Speculative Caroling

One of the most beautiful Christmas hymns features an alternate-reality Nativity story.
on Dec 26, 2014 · 1 comment

In 1642, Jean de Brébeuf, a Jesuit missionary to the Huron nation of Canada, imagined what the Incarnation might have looked like had God sent His Son to the wilderness of Ontario instead of the hills of Bethlehem. The fruit of this speculation is one of the most beautiful entries in this world’s repertoire of Christmas hymns — one which translates exceptionally well into English. As performed above by the Cambridge Singers, the Huron Carol, as it’s now known, inspires awe at the glory and mystery of God putting on flesh, and refreshes stale visions of the Nativity by means of careful cultural contextualization.


Jean de Brébeuf

Behold, an alternate-universe Christmas!

‘Twas in the moon of wintertime
When all the birds had fled,
That mighty Gitchi Manitou
Sent angel choirs instead;
Before their light the stars grew dim,
And wandering hunters heard the hymn:
“Jesus your King is born, Jesus is born,
In excelsis gloria.”

Within a lodge of broken bark
The tender Babe was found,
A ragged robe of rabbit skin
Enwrapp’d His beauty round;
But as the hunter braves drew nigh,
The angel song rang loud and high …
“Jesus your King is born, Jesus is born,
In excelsis gloria.”

The earliest moon of wintertime
Is not so round and fair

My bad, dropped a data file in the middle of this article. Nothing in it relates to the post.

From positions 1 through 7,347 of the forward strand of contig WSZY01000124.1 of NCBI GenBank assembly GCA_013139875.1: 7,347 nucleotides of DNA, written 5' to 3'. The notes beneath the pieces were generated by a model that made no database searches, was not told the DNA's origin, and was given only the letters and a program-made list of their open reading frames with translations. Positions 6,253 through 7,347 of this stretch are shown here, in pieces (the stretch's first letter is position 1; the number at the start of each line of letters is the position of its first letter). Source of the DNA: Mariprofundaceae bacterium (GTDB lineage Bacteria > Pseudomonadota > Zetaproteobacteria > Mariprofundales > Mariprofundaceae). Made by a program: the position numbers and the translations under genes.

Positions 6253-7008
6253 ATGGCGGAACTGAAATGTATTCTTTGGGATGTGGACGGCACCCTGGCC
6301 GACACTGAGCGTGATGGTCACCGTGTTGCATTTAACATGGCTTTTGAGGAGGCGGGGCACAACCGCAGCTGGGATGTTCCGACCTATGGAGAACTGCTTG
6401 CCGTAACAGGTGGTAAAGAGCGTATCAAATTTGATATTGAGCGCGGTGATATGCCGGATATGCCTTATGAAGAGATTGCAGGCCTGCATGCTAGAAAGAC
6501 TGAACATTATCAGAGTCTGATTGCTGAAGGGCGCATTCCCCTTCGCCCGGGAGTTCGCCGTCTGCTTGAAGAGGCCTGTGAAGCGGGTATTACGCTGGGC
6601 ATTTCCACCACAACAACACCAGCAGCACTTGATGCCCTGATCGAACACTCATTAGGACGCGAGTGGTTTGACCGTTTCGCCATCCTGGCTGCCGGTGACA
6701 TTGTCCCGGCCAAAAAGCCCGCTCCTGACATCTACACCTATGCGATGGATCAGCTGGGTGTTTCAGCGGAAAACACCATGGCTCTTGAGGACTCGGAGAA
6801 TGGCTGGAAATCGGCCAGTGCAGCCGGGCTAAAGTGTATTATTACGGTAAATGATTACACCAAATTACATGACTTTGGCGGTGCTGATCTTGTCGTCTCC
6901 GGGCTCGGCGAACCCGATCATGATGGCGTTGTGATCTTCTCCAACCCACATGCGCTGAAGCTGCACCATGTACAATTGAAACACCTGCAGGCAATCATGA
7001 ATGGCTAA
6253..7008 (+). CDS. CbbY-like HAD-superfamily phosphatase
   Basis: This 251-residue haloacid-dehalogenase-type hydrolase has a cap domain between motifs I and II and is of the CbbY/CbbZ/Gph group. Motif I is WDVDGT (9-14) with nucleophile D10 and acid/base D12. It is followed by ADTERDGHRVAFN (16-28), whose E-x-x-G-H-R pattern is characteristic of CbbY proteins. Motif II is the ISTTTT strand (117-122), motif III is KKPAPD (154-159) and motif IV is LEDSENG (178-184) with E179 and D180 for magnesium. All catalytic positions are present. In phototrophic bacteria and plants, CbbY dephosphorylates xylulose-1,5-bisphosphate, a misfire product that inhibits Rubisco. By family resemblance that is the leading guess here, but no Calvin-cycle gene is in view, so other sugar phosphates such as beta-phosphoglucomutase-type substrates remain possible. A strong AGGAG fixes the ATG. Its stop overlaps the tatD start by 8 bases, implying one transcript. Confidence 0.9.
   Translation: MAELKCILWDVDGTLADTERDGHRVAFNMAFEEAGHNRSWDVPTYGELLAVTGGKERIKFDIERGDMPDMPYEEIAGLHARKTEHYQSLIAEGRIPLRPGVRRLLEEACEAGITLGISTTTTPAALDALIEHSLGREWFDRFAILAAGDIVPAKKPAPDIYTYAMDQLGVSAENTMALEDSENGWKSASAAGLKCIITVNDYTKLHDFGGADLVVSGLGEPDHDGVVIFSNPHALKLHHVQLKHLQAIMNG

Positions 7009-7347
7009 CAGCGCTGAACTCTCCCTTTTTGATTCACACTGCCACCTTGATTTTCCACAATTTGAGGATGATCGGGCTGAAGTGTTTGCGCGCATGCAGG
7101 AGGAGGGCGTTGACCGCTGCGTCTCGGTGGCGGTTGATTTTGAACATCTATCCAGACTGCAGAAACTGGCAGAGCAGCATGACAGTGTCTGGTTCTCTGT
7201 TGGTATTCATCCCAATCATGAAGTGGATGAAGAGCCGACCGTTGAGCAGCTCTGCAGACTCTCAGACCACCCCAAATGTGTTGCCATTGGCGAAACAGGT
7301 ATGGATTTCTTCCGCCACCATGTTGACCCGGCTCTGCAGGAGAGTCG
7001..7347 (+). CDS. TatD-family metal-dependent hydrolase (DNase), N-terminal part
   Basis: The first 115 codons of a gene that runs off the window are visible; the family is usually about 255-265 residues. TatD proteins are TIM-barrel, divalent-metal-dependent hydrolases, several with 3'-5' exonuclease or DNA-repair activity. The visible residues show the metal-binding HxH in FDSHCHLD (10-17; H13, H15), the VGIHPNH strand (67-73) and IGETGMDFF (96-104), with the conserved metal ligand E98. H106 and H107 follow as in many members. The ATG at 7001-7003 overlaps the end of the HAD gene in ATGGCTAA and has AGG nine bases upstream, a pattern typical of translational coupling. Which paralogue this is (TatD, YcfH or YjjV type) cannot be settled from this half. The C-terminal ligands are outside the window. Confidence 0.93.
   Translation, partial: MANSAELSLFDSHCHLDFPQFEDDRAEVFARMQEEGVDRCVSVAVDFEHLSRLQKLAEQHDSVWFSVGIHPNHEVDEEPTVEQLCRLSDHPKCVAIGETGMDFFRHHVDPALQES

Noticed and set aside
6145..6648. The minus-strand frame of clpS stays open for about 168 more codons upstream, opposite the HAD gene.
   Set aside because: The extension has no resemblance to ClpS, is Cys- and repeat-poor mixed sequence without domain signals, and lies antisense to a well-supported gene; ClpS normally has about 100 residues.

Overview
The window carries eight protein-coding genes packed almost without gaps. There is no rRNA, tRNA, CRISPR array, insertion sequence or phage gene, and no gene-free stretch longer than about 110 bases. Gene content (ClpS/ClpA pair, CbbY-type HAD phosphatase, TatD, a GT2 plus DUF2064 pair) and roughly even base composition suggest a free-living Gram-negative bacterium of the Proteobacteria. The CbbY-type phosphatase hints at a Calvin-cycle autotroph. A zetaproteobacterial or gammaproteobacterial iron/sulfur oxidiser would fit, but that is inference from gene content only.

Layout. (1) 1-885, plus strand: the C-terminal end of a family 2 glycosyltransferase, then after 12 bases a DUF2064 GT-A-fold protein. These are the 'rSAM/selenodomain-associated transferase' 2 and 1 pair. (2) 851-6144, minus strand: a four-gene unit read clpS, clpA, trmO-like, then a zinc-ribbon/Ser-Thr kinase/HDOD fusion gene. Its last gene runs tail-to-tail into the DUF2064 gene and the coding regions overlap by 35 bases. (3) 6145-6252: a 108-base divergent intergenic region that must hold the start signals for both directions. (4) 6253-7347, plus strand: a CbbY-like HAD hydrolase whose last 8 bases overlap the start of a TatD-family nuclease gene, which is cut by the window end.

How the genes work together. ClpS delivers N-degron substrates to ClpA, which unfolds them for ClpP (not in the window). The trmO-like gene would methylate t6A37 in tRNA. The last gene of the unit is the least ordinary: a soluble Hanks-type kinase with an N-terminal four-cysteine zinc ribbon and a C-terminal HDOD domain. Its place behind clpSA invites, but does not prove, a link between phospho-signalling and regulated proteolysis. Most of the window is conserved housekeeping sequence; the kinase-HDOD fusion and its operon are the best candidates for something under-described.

As was the ring of glory
On the helpless infant there.
The chiefs from far before him knelt
With gifts of fox and beaver pelt.
“Jesus your King is born, Jesus is born,
In excelsis gloria.”

O children of the forest free,
O sons of Manitou,
The Holy Child of earth and heaven
Is born today for you.
Come kneel before the radiant Boy
Who brings you beauty, peace and joy.
“Jesus your King is born, Jesus is born,
In excelsis gloria.”

By day, Austin Gunderson is a media production professional; by night a reader and writer of fantasy, and is the former Lorehaven review chief. He resides in Utah with the wife of his youth and two children.
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  1. Matthias M. Hoefler says:

    This is beautiful. Thank you for sharing it!

    Hadn’t heard of it before. It’ll find its way into my repertoire for next year’s Christmas music offerings for the old timers I play for.

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